- The Washington Times - Tuesday, May 3, 2005

The crowd rose to its feet in pregame introductions and let it be known that it was in a feisty mood last night.

The throng then filled the den on Fun Street with waves of noise intended to sway the action in favor of the home team.

Consider it a job well done by the crowd, as the Wizards jumped on the Bulls at the outset in a game that was reminiscent of the last regular-season meeting between the two teams.

It was over in a hurry, with little resistance coming from the visiting team.

The Bulls came out in an awful funk, unable to complete the most perfunctory assignments. The Wizards went up 12-2, and Bulls coach Scott Skiles called a timeout at the 8:51 mark to stem the assault.

It did not help. As unnerved as the Bulls looked at times in Game 3 on Saturday, their shaky manner was more pronounced in Game 4.

The Bulls could not shoot the ball with consistency. They could not take care of the ball. They could not do much of anything, except watch the Wizards put the game away in the first 24 minutes — something that rarely happens in the NBA playoffs.

Juan Dixon came out of his horrific shooting slump and no doubt contributed to the sense of resignation in the Bulls.

Dixon hit his first four field goal attempts, including two 3-pointers, and had 16 points in the first half.

The Bulls came into Game 4 knowing they could not absorb another big hit from one of the bench players of the Wizards, not with Gilbert Arenas, Larry Hughes and Antawn Jamison already stressing their defense.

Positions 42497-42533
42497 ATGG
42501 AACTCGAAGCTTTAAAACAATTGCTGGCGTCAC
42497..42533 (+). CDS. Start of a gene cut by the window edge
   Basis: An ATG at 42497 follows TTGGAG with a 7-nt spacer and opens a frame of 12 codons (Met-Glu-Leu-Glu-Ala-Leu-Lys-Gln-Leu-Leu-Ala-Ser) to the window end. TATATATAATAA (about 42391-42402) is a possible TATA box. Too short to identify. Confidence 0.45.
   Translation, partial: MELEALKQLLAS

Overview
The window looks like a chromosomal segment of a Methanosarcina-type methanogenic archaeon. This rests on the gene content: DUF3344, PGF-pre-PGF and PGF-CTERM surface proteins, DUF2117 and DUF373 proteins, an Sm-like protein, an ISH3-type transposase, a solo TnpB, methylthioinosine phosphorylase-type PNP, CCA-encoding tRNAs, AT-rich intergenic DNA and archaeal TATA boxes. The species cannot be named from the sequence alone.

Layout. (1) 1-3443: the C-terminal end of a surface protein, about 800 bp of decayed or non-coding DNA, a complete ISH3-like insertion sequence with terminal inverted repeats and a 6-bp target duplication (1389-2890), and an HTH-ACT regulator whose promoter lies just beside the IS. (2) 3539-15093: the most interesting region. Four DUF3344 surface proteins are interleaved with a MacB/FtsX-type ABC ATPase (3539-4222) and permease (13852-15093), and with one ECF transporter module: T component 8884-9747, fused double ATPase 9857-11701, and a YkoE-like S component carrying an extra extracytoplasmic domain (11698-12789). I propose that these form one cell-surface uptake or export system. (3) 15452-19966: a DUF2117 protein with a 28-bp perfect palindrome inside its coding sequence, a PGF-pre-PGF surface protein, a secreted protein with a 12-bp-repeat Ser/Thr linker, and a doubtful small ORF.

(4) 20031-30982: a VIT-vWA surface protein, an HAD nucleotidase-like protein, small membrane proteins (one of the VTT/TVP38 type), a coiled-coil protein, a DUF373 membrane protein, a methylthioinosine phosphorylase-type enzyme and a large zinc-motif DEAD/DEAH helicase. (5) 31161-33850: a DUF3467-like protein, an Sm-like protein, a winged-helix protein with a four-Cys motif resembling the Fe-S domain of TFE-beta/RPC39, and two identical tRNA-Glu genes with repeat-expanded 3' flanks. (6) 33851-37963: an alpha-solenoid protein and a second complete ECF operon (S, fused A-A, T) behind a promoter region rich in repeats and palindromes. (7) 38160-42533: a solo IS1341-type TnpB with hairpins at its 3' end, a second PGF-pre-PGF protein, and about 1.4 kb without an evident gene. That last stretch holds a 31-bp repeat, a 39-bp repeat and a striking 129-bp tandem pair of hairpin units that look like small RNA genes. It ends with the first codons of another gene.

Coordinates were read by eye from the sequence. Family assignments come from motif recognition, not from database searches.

The Bulls insisted they would not allow another backup to hurt them the way Etan Thomas did in Game 3. But just as Thomas was a sidebar to Game 3, Dixon was the sidebar to this one.

Next to Kwame Brown, who was not in the house because of a “stomach virus,” Dixon probably was the last player the crowd wanted to see in the game. Dixon was 8-for-34 shooting in the first three games. But Dixon persevered and put his stamp on Game 4, which is something the missing Brown could learn.

A “stomach virus” was one of the persistent questions wafting in Tony Cheng’s neighborhood, especially after Brown played a season-low four minutes in Game 3.

More and more, Brown appears to be clamoring for a new start in a city that will not connect him to Michael Jordan and being the No. 1 pick overall in the 2001 NBA Draft.

As “sick” as Brown was, he could not even watch the game from the locker room.

“We will wait for a phone call [today],” Wizards coach Eddie Jordan said. “I wasn’t there when he got sick, so I don’t know.”

To put it another way, you might not see Brown in Chicago.

Brown could be in an intensive-care unit by then.

It was not as if Brown was missed from the proceedings.

The Wizards smacked the Bulls with a blunt instrument to tie the best-of-seven series at 2-2.

The series now has dissolved into a best-of-three series, with the Bulls having the homecourt advantage.

So far, neither team has shown a capacity to play on the road in a playoff atmosphere.

The Wizards were in a fairly enviable position in Game 1, as they were nursing a five-point lead early in the fourth quarter. But the Wizards turned glassy-eyed down the stretch and lost a good opportunity to cast this series in a different light.

All the Wizards and Bulls have shown so far is an ability to win at home against the other.

In seven meetings between the two teams this season, counting three in the regular season, the home team has prevailed on all seven occasions.

That trend has to change if the Wizards are to advance to the next round.

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